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Litchfield shooting: One year later, suit moves through federal court
By Charles Swenson
A year after a Litchfield woman was shot and killed by a deputy sent to her home because she was threatening suicide, a lawsuit brought by her family is moving through the federal courts. It is currently scheduled for trial in March.
Valerie Harrington was shot 11 times after she threatened Deputy Joe Wilson with a knife when he entered her apartment in Litchfield Oaks to check on her. Following an investigation by the State Law Enforcement Division, the 15th Circuit solicitor’s office found no evidence of wrongdoing by Wilson.
On July 12, 2014, Wilson and two other deputies responded after Harrington’s mother, Reta Abbott, called 911 to say her daughter was posting suicidal messages on Facebook. On behalf of her daughter’s estate, Abbott filed suit in state court in March alleging negligence and wrongful death. Harrington, who was 36, was the divorced mother of a daughter, who is now 4 years old. The suit names Georgetown County, the sheriff’s office and the three deputies. It was transferred to U.S. District Court in Charleston in May.
The suit claims the deputies lacked training to deal with a person with mental illness and emotional problems. Abbott, who lives in Alabama, spoke with Wilson by phone before he entered the apartment. She had been in Litchfield the day before the shooting. She told a 911 dispatcher her daughter needed to be in a hospital, according to recordings obtained through a Freedom of Information Act request.
In its response to the suit, the defendants acknowledge the deputies went to the apartment, but say they don’t have enough information to assess claims that Harrington suffered from mental illness. They deny a claim that the deputies had time to “discover the inherent danger in a confrontation with force.”
The defendants also deny the claim that the deputies lacked training to deal with someone with a mental illness.
A review by the Coastal Observer of the sheriff’s office records for 2014 showed that two days of in-house training were held in February. Those sessions covered a range of topics including mental illness. The focus is on probate court and pick-up orders, said Sgt. Gary Todd, the training officer.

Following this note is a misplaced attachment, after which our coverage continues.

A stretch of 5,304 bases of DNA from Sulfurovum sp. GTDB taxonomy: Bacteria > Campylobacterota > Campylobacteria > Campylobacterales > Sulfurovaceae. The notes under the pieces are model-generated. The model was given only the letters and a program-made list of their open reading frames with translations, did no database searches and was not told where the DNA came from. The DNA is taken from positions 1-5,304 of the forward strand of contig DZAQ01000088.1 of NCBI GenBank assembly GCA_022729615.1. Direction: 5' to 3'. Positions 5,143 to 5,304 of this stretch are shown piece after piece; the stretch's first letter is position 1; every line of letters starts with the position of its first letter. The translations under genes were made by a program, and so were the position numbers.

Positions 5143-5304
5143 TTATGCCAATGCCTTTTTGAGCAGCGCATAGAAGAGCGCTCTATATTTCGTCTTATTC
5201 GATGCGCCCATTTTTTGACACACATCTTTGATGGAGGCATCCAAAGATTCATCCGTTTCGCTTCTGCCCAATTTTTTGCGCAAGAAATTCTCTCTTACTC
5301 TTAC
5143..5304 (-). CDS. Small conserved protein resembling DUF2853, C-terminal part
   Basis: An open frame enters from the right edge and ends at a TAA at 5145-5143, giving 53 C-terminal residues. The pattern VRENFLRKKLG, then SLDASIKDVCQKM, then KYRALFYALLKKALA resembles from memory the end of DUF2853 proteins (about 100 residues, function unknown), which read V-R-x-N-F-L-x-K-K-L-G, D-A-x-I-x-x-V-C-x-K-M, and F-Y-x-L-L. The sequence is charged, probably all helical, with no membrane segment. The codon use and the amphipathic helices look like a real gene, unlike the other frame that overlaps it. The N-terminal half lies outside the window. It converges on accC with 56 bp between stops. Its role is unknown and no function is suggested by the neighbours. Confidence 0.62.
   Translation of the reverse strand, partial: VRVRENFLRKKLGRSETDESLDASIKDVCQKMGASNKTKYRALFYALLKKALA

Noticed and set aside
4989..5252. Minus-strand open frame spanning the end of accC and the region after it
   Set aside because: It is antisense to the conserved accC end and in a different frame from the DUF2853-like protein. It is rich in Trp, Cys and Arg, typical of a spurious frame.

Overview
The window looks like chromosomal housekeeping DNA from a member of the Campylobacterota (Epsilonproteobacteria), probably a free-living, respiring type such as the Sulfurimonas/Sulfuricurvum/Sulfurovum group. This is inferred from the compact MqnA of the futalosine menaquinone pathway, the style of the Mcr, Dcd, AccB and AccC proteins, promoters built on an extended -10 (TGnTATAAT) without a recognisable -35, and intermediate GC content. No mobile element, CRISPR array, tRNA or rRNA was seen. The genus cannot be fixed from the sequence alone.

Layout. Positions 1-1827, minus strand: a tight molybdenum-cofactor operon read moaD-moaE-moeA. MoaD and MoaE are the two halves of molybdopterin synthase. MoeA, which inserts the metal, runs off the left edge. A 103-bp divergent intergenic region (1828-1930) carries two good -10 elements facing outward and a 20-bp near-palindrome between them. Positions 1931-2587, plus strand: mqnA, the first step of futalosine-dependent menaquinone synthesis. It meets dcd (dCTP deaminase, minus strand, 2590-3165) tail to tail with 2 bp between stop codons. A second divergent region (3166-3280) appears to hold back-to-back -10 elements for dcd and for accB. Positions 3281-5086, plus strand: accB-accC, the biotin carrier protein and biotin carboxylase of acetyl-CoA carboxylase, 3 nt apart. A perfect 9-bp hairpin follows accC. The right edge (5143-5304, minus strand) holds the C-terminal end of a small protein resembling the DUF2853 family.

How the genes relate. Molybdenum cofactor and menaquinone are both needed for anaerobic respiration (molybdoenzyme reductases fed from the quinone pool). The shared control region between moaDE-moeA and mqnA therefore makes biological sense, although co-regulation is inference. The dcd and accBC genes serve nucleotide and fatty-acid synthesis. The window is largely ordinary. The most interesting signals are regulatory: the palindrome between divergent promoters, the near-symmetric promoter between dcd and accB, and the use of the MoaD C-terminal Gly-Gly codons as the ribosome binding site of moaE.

This year, the session included two counselors from the state Department of Mental Health.
Although deputies attend a variety of classes on topics that range from driving to bloodhounds, domestic violence to crime scene investigation, no one from the sheriff’s office attended training that dealt with mental illness. The closest was training that helps deputies assess colleagues who have experienced trauma.
In their answer to Abbott’s suit, the deputies say they are entitled to immunity from suit since they were acting in the line of duty. They “acted in good faith, and violated no clearly established constitutional or statutory rights which were known or should have been known to them,” according to their response. That’s the standard set by the U.S. Supreme Court for immunity.
In a ruling just days after the county filed its response to Abbott’s suit, the high court found immunity applied to two San Francisco police officers who entered the room of a mentally ill woman with a knife. She charged at one officer and was shot. The woman survived. In writing about the issue of immunity, Justice Samuel Alito wrote, “This exacting standard ‘gives government officials breathing room to make reasonable but mistaken judgments’ by ‘protect[ing] all but the plainly incompetent or those who knowingly violate the law.”
In the Harrington case, the defendants say that if there was negligence by the deputies, which they deny, “the negligence and recklessness of the plaintiff exceeded any negligence or recklessness of these defendants.” They also say the “use of necessary and reasonable force” was justified.
The defendants asked the court to dismiss the suit.